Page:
A Primer On Bad Service

Being born and raised in Florida and able to trace at least 4 generations of ancestors (paternal and maternal) from Florida, it pains me to say that my state is brimming over with people who provide poor service. Some of my family would say, “it’s because them damn yankees have overrun us and there are so few natives here.” Others would say, “Castro and them South American dictators have flooded Florida with their rejects”, or “them folks from south of the border will work fer nuthin.” All of that may be true, but I think the problem is bigger than that.

People just don’t know what good service is.

Go to any large town in Kentucky and you’ll get good service. People there care about service. Drive past the small towns, though, because they don’t trust or like strangers. It’s the same in all other southern states, probably because good manners breeds good service and people in the south generally have good manners. If you disagree with this statement, please don’t comment here-contact Jeff Foxworthy. I heard him say that on TV just last week

As a public service for all carpetbaggers, refugees, emigrants and young Floridians that may not know yet, the list below has examples of poor service and you should not do these things:

1. If you work at Wal-Mart and there are customers that have been standing in your line for more than ten minutes you should NOT
(a) Chat on your cell phone
(b) Compare social notes with the cashier two aisles down
(c) Turn off your light and go on break without at least apologizing for making the customer reload his/her cart with groceries already placed on the belt.
(d) Stop in the middle of ringing up a $250 grocery order to have a personal conversation with the bagger about his medical issues, most especially if those medical issues concern his excretory functions.
(e) Provide lectures on the evils of alcohol consumption while ringing up a 24-pak of Corona Light or four liters of Fat Bastard wine.
2. If you work in Sporting Goods at Wal-Mart and a person with a sweaty T-shirt on comes in with grease under his fingernails and asks for a bicycle spoke key or spoke wrench your answer should not be, “Where did you come from? I’ve never heard of such a thing.” Even an idiot could figure that on out if he listened to what his customer was asking for.
3. If you work at Papa Johns Pizza you should greet customers as they come in the door and not wait four minutes and eighteen seconds while their to-go order is getting colder. By the way, just because you don’t make eye contact doesn’t mean that the customer doesn’t see you while you are standing 26 inches away. And, the cash register does not give you the shield of invisiblity until you get around to greeting customers.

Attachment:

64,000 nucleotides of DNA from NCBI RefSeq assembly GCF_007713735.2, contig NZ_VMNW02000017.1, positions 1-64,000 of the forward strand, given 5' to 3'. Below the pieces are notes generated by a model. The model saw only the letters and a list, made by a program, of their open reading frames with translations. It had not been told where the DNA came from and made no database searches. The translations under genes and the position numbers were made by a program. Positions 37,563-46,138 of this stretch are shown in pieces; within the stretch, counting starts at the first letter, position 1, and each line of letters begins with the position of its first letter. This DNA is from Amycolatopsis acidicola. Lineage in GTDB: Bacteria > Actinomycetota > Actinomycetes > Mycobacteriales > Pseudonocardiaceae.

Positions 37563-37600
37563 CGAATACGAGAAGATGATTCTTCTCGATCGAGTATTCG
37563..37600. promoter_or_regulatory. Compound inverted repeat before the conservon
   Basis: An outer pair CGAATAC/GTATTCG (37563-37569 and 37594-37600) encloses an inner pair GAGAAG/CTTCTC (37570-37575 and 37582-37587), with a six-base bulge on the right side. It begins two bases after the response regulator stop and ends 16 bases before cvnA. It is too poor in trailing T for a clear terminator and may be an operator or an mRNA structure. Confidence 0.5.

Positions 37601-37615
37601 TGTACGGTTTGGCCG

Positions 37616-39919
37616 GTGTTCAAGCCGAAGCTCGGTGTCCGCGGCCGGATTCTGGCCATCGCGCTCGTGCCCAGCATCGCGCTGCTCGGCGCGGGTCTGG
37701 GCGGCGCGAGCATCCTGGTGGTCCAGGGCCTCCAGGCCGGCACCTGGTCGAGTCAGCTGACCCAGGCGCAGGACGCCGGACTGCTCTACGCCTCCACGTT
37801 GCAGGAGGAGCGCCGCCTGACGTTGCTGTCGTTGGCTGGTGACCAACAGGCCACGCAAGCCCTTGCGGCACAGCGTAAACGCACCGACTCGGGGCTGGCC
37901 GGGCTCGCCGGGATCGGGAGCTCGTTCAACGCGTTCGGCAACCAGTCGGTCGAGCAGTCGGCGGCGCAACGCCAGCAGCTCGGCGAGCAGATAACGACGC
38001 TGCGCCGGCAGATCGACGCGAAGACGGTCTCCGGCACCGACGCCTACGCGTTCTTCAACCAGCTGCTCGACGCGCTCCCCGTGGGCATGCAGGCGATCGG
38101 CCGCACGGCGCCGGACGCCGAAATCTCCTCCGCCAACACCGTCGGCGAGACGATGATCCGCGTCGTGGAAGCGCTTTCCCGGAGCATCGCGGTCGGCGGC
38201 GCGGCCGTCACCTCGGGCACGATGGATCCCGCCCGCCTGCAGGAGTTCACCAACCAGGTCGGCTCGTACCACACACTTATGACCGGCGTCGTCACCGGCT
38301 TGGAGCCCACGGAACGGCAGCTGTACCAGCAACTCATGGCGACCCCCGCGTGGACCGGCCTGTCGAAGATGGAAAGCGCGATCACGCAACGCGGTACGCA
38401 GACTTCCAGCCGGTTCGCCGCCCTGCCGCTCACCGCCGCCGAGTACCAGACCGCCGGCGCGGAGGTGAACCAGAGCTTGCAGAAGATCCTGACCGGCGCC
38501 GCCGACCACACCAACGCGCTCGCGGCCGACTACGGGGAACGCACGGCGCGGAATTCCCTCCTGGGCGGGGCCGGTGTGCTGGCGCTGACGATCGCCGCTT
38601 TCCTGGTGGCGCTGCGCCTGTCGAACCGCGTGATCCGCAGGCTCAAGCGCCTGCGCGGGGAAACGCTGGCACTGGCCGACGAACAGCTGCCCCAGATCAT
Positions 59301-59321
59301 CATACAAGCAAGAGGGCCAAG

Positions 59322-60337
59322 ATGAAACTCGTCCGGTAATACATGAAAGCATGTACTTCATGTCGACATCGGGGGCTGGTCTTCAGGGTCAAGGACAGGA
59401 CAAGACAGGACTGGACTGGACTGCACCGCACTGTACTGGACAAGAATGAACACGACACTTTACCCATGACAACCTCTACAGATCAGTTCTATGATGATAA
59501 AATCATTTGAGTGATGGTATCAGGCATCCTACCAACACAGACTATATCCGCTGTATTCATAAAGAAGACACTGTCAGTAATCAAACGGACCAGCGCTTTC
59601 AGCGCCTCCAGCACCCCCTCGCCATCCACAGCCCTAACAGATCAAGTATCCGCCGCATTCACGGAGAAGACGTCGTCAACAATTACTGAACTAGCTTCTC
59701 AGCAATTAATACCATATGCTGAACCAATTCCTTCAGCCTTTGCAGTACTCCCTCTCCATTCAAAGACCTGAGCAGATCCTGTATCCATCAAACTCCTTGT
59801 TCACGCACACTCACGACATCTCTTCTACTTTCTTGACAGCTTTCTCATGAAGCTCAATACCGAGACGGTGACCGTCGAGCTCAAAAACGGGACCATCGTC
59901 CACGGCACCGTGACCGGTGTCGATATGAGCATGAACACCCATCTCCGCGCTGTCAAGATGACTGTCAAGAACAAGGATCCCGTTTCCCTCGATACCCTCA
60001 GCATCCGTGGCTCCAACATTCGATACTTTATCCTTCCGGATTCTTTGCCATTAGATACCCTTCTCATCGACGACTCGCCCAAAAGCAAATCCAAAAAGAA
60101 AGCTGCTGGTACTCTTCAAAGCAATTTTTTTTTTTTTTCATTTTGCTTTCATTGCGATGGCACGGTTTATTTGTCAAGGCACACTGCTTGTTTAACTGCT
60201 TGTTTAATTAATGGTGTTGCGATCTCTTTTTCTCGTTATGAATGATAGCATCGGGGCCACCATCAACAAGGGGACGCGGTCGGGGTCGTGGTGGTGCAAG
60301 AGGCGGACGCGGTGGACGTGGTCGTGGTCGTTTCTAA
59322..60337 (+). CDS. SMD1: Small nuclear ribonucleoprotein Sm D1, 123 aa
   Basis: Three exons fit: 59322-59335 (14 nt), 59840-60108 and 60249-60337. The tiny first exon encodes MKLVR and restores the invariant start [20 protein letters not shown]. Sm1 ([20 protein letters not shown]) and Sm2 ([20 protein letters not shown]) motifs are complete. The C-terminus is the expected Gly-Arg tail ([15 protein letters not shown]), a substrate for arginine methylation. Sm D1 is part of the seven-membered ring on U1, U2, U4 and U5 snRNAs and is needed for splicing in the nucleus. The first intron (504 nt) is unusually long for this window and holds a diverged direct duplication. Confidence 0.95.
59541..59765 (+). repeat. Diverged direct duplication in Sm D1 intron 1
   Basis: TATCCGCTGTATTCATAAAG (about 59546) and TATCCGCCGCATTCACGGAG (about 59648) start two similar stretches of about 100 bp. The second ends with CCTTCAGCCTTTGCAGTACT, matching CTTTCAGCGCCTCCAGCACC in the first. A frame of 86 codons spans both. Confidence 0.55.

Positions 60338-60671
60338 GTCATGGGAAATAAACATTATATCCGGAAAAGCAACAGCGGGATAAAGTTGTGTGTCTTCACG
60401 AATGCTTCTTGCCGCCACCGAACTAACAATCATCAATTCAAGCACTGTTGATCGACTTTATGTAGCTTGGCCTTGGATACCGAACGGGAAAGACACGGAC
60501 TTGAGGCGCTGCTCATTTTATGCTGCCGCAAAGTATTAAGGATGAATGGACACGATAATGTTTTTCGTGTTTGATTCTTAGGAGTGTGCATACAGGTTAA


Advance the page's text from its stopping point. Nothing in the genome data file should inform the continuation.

4. If you are an usher at church and someone is saving a seat for their husband, there must be a better way to let her know that the church is crowded other than saying, “He’d better hurry up and get here.”
5. While working at Walgreen as the only cashier, please don’t leave to stock shelves without acknowledging customers standing in your line waiting to check out. If at all possible, check out those customers before putting Revlon’s latest line of lip gloss up on a higher shelf.
6. If you work at Lowe’s in the electrical department, please learn what ‘madison clips’ are.
7. If you cut lumber to length at Lowe’s and the customer asks for ‘exactly 48 and three quarters of an inch”, don’t cut it 49 and say, that’s as close as I can get.
8. If you sell paint at Lowe’s and the customer asks for the cheapest flat white interior latex paint that you have in 5-gallon buckets, please don’t argue when he won’t be upsold.
9. If you work at Home Depot, ignoring customers and keeping your area clean and stocked only accomplishes 2/3rds of your job, and continues to drive people over to Lowe’s.
10. If you have a bicycle shop that takes trades, don’t call the customer’s trade-in a piece of crap in order to justify allowing a fourth of what it’s worth on a trade against an overpriced model.
11. If you work at Bonefish Willy’s, don’t start out with great service and then disappear after serving the main course. Customers may want Key Lime Pie and/or coffee…and your tip may depend on service during the entire meal.
12. If you are a server and say to one person, “that’s an excellent choice” you should say the same thing to all others at the table.

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